Based in Atlanta, Georgia, law firm Michael Kennedy McIntyre & Associates focuses its practice on postconviction legal representation, including habeas corpus, appeals, and pardon and parole cases. Backed by the experience of a former Georgia Parole Board member, Michael Kennedy McIntyre & Associates offers the best counsel concerning parole matters and the state’s Parole Decision Guidelines. Established in 1979, the Georgia Parole Decision Guidelines aim to standardize confinement times. Recent revisions to the guidelines include integrating a data-driven risk instrument into the process. For the first time, the new guidelines align with the average duration of prison sentences imposed by the state. The revisions were adopted after the extensive study of several parole-related factors, including the risks associated with granting clemency, past practices, and the impact on prison capacity. Ultimately, the parole board determined the specific revisions served the best interest of the public and the criminal justice community.
Michael Kennedy McIntyre & Associates is an Atlanta-based law firm that focuses on criminal postconviction representation, including representation before the Georgia Board of Pardons and Paroles. In order for the firm to evaluate a case and assess the offender’s prospects for parole, the firm must determine how the Parole Decision Guidelines System will be applied in the case. When the Georgia Board of Pardons and Paroles considers a case for parole, the Board receives a recommendation of months, or a percentage of the sentence, to serve based upon the Parole Decision Guidelines System, which accounts for the severity of the crime and the offender’s risk to reoffend.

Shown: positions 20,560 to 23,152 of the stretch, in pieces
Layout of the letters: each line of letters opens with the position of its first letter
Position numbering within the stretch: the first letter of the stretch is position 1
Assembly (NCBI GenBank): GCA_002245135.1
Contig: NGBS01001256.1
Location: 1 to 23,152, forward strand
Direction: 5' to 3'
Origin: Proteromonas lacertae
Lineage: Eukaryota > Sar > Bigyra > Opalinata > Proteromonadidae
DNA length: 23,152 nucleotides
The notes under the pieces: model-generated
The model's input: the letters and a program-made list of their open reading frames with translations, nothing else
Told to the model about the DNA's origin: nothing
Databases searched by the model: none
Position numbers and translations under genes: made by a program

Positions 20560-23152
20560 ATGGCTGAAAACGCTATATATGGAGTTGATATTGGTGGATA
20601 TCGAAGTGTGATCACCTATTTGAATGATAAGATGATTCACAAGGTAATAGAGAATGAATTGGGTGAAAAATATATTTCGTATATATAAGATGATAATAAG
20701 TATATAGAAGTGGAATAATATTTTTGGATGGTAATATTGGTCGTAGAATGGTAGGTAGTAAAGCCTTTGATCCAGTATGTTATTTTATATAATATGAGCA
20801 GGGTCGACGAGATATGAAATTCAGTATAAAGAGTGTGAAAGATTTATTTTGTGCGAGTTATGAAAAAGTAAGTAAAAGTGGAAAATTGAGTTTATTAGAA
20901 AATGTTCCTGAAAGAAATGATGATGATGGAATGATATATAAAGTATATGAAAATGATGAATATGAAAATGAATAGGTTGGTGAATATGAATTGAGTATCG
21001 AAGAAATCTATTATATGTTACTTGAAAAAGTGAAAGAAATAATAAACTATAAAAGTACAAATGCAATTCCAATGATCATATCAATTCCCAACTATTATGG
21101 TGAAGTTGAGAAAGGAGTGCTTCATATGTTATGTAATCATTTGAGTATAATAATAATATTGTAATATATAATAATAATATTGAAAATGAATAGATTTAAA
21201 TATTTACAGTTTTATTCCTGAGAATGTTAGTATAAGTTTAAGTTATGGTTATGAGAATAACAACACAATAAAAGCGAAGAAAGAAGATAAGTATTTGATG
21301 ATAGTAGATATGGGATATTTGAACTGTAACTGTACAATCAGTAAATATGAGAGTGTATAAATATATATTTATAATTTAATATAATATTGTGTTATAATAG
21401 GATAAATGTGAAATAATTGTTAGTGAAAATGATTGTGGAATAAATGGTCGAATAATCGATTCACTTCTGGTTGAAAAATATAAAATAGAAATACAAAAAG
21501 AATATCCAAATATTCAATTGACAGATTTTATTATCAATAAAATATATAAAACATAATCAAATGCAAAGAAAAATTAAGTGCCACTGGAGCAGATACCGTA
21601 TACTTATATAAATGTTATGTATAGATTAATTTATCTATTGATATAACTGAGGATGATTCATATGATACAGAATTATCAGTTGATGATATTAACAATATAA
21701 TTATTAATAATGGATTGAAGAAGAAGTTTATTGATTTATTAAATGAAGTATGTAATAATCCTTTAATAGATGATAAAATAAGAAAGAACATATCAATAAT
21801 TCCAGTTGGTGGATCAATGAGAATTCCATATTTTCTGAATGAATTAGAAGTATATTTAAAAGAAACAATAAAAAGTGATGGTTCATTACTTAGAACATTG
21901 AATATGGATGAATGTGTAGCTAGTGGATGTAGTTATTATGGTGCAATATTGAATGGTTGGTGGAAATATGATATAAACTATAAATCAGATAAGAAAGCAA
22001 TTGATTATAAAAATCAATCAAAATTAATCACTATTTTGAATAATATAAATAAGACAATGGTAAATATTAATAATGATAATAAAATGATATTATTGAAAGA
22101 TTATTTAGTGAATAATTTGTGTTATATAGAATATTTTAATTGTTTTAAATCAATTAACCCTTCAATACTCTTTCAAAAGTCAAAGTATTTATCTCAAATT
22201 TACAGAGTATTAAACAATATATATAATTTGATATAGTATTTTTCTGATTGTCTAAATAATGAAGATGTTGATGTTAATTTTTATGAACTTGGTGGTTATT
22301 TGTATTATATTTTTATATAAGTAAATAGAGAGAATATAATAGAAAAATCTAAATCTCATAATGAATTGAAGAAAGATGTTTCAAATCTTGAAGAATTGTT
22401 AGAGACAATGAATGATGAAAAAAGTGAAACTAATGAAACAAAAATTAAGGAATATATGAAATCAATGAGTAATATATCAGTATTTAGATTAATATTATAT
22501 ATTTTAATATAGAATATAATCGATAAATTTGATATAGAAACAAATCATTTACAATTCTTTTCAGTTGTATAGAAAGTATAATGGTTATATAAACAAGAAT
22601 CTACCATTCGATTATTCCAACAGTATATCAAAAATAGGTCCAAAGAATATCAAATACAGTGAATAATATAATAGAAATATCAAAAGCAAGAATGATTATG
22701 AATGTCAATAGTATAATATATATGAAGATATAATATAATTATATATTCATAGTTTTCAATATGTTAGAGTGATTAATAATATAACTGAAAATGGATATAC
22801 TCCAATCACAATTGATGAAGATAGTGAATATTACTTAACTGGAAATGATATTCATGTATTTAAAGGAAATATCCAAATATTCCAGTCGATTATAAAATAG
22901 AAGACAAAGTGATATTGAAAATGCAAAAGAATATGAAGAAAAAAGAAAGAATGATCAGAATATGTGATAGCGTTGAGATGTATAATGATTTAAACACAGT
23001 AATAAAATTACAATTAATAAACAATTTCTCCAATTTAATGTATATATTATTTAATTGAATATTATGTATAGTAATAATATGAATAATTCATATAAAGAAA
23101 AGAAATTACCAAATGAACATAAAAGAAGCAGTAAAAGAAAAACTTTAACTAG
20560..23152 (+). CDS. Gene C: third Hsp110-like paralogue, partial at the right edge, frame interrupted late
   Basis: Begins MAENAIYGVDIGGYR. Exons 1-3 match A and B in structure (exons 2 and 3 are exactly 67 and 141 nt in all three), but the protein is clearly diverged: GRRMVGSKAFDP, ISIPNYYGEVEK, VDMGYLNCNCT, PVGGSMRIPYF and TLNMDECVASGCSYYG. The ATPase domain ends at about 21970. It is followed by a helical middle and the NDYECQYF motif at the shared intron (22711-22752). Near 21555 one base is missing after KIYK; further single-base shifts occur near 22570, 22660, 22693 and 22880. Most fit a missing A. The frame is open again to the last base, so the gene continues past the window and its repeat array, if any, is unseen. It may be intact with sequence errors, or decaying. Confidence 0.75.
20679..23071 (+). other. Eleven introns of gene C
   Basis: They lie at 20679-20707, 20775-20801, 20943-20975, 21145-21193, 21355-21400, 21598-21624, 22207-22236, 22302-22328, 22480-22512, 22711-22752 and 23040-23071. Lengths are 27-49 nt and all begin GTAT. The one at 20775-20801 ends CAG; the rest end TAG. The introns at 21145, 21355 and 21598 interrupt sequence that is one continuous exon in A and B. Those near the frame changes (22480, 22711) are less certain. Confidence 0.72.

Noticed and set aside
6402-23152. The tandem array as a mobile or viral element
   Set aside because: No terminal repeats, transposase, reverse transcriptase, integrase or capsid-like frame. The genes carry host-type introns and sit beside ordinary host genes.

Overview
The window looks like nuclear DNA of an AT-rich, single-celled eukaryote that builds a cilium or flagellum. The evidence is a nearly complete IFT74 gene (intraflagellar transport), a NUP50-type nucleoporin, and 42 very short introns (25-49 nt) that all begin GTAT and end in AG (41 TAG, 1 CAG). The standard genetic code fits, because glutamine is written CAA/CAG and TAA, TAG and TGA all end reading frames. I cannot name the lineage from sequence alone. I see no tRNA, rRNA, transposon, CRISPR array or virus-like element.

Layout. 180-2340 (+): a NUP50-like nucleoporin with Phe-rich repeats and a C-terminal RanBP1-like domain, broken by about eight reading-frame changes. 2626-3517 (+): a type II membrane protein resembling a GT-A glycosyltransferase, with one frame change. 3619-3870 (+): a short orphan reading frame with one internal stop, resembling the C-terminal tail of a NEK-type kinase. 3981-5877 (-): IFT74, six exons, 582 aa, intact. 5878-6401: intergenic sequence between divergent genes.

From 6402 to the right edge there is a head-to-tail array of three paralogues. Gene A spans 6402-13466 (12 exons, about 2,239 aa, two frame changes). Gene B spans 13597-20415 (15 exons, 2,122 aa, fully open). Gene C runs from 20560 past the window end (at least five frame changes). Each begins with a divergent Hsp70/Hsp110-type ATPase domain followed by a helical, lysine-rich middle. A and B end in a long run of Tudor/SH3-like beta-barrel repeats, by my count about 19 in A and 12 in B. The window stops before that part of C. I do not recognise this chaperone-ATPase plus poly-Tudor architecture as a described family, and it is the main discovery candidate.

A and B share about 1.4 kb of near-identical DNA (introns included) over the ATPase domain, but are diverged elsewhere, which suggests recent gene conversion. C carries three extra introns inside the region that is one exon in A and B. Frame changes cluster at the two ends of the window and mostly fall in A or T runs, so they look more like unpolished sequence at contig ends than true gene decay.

In April, 2017, the Georgia Board of Pardons and Paroles approved the first updates to the Parole Decision Guidelines System since 2007. The updated Guidelines will be implemented July 1, 2017. The Parole Board considered recent data to update the Guidelines which included new statewide sentencing averages and outcomes from previous decisions made by the Parole Board. Although the Georgia Board of Pardons and Paroles uses the Parole Decision Guidelines System to guide their decisions, the Parole Board has the ability to deviate from the Guidelines recommendation to either increase or lower the time to serve prior to parole. The 2017 updates to the Parole Decision Guidelines System included raising the crime severity level of certain types of convictions. The higher that the offender’s crime severity level is, the more serious the offense and the parole decision would likely be a recommendation to serve a longer period of time. Another notable update is on the risk to re-offend scale, the Parole Board will now include prior arrests in place of prior convictions for the offender.